Portlandia may have introduced many of us to Dumpster Diving in this episode. Dumpster Diving is "the practice of sifting through commercial or residential trash to find items that have been discarded by their owners, but that may be useful to the dumpster diver" (Wiki). At first, it may seems that you can only be part of such practice if you wear special rag clothes, wait until the sun goes down and drive around neighborhoods without leaving too much trace.

But I have benefited many times from the Not Scheduled Dumpster Diving. It is the same thrill as when Santa leaves you a gift on your doorsteps. Tonight it was one of my Santa's lucky days. As I walked around our block around 8 pm, I spotted on the curbside, next to the recycling group of plastic bins, a kid's play kitchen. Now, I have been dreaming about getting the boys a small play kitchen, that would fit inside their bedroom, not too feminine (like bright pink), where they could pretend to cook, instead of playing inside my real kitchen with my real pots! And there it was, a small sized, neutral color with some blue accents, plastic play kitchen starring at me.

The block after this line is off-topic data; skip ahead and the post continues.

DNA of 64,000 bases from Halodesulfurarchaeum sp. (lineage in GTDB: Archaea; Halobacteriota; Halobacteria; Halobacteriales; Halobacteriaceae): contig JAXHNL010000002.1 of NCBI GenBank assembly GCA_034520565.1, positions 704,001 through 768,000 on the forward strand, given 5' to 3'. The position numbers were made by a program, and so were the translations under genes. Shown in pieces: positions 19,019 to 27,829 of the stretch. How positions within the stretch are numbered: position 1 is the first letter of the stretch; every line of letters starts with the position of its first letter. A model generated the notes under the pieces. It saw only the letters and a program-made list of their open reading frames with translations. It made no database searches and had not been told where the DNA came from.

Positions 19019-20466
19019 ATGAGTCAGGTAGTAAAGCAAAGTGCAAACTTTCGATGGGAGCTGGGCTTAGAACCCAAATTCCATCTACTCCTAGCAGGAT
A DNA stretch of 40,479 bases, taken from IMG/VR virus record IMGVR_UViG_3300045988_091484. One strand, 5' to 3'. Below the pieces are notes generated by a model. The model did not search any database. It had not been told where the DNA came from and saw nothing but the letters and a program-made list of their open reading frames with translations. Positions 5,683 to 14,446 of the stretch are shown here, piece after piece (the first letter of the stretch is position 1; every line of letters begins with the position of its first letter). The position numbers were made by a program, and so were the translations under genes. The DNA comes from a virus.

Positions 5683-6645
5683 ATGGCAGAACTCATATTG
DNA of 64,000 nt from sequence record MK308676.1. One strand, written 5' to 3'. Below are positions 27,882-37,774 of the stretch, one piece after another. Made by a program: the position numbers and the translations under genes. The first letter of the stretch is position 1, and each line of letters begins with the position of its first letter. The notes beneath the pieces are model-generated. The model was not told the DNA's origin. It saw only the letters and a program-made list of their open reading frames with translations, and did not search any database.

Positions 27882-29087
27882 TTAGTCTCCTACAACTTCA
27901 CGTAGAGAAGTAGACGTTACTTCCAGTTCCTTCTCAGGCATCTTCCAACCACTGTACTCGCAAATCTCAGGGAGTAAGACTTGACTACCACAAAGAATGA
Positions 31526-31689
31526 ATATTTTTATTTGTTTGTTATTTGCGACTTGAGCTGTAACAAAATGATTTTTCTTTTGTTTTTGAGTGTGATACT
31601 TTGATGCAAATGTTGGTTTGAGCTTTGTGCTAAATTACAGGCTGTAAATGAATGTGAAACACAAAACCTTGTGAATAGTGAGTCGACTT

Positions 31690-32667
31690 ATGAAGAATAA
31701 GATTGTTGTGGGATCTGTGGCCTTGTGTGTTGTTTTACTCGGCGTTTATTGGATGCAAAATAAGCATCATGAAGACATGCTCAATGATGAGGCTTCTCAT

At the time of my encounter, the garbage was already being put to good use by two men that were going through the cans and transferring them to plastic bags so that they could make some money later. I was across the street, in a very lighted and busy area, don't worry, no dark alleys dangers. And the question popped in my head, Should I feel ashamed of rescuing a perfect plastic kitchen from the garbage? Will I become less noble if I step in the garbage, or more noble as I will be freeing Nature from digesting a few extra artificial substances?